Yo-Yo test unfair to cricketers, must go

Time was when cricket was entirely about skills. About what you could do with bat and ball. Fielding was a bonus, not a necessity. And fitness was just cricket-fitness, not physical fitness. If you could bat eight hours, or charge in and bowl 25 overs a day with the same intensity in the evening as in the morning, that was all that was needed. Not anymore, not certainly in Indian cricket. Increasingly, in the Virat Kohli-Ravi Shastri era, players are required to be athletes first and cricketers next. You could be selected because you have scored runs by the bucketful or taken wickets by the bushel, but if you can’t touch 16.1 on the contentious Yo-Yo test, the chop is swift and decisive. As Mohammed Shami, Ambati Rayudu and Sanju Samson have all found out in the last couple of weeks.

Since when did physical fitness become the primary criterion for selection to a cricket team? Admittedly, in this era of multi-form cricket with the Twenty20 version threatening to take centre stage, there can be no compromise on fitness. But fitness must only complement cricketing ability, not supplant it. The Yo-Yo test is designed to gauge explosive pace and agility and can at best be a yardstick in the 20-over game. It is not a determinant of stamina and staying power, and therefore can provide little input on whether someone can last a five-day match or even an ODI. There is a reason why the Australians, acknowledged as the pioneers when it comes to these things, have jettisoned the Yo-Yo test. Indian cricket’s new-found love for this double-edged tool is hard to digest but reasonably easy to understand, given the all-powerful current skipper’s obsession with fitness.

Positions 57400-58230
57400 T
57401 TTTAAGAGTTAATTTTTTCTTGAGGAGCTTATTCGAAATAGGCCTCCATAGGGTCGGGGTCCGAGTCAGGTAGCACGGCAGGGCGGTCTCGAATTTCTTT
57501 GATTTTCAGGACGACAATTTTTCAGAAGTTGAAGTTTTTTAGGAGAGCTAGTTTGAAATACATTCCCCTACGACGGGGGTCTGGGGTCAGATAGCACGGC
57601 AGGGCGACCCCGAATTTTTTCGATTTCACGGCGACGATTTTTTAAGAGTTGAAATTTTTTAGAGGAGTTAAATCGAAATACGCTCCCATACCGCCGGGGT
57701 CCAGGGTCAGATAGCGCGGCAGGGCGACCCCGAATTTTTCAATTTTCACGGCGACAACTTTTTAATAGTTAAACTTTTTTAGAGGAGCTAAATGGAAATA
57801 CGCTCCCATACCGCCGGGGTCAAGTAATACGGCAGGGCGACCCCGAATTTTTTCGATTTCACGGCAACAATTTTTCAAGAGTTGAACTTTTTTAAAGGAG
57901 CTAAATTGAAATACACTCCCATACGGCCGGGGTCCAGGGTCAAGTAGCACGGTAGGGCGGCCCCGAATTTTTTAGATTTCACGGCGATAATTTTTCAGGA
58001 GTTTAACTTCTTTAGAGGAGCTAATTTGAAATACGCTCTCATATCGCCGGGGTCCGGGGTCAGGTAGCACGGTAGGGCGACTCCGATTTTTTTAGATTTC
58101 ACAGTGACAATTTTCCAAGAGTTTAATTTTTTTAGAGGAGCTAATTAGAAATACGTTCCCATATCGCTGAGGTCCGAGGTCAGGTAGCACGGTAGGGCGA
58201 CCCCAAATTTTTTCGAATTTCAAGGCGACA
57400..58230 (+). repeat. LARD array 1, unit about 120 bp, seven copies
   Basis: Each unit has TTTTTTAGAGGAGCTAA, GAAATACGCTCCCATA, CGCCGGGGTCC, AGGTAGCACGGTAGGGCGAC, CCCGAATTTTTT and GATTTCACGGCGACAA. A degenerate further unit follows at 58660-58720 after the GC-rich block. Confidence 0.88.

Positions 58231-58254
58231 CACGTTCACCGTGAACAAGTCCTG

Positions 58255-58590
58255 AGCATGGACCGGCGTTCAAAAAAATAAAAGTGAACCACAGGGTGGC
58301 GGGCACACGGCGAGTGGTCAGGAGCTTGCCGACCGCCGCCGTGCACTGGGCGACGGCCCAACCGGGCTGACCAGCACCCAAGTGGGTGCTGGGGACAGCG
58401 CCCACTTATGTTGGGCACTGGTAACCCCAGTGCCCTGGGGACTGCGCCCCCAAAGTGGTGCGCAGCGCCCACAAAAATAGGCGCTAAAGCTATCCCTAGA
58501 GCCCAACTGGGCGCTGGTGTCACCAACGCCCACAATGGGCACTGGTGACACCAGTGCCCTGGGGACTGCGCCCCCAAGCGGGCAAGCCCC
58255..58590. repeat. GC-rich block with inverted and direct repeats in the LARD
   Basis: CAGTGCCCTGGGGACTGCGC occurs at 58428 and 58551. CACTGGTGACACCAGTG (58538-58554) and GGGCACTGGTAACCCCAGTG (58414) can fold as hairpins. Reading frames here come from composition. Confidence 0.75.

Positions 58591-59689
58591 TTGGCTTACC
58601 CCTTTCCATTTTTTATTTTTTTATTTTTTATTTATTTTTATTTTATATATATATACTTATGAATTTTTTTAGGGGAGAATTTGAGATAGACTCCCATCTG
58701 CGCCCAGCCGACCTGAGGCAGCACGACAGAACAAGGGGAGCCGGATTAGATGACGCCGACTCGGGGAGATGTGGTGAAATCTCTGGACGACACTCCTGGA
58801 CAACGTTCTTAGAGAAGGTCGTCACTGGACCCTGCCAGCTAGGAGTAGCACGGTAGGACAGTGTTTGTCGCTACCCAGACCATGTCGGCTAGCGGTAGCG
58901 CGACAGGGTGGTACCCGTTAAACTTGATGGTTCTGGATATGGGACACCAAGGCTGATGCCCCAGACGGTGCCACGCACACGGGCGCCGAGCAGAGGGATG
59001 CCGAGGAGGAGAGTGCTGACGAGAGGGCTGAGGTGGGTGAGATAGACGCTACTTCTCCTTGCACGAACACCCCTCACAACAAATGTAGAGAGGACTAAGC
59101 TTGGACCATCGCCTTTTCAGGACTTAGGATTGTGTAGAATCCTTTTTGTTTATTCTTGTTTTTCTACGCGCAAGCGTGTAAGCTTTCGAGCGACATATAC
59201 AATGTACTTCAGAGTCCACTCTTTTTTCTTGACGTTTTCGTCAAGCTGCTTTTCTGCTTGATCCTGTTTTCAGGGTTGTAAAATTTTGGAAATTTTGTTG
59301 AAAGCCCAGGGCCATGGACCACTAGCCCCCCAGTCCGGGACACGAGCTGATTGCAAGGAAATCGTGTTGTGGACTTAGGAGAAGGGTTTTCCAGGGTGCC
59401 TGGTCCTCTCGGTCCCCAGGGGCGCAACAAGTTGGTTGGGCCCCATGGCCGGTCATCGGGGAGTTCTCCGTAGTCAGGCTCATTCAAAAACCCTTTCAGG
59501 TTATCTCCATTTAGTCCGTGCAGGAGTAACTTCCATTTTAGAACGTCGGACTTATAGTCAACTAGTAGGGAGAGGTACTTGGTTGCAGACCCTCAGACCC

There is also little reasoning on how the number 16.1 was arrived at, and even less clarity on what has been communicated to the players and what hasn’t. How can someone who scored upwards of 600 runs in IPL 2018 and worked his way back into the national team after two years reconcile himself to being shoved aside at the altar of the Yo-Yo test? Rayudu was cricket-fit enough to make all those runs in extreme heat during April and May –- and to field for 20 overs, too — but because he failed to touch 16.1 in June, his comeback has been stalled. That’s a remarkably ineffable state of affairs, and is certain to instil hesitancy, if not dread, in the best of players. That there is no competent authority in the fragmented and defanged Board of Control for Cricket in India to question this development is unfortunate. The Yo-Yo test must go immediately. Otherwise, the Indian cricket team in its current shape will cease to exist pretty soon.

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Yo-Yo test unfair to cricketers, must go

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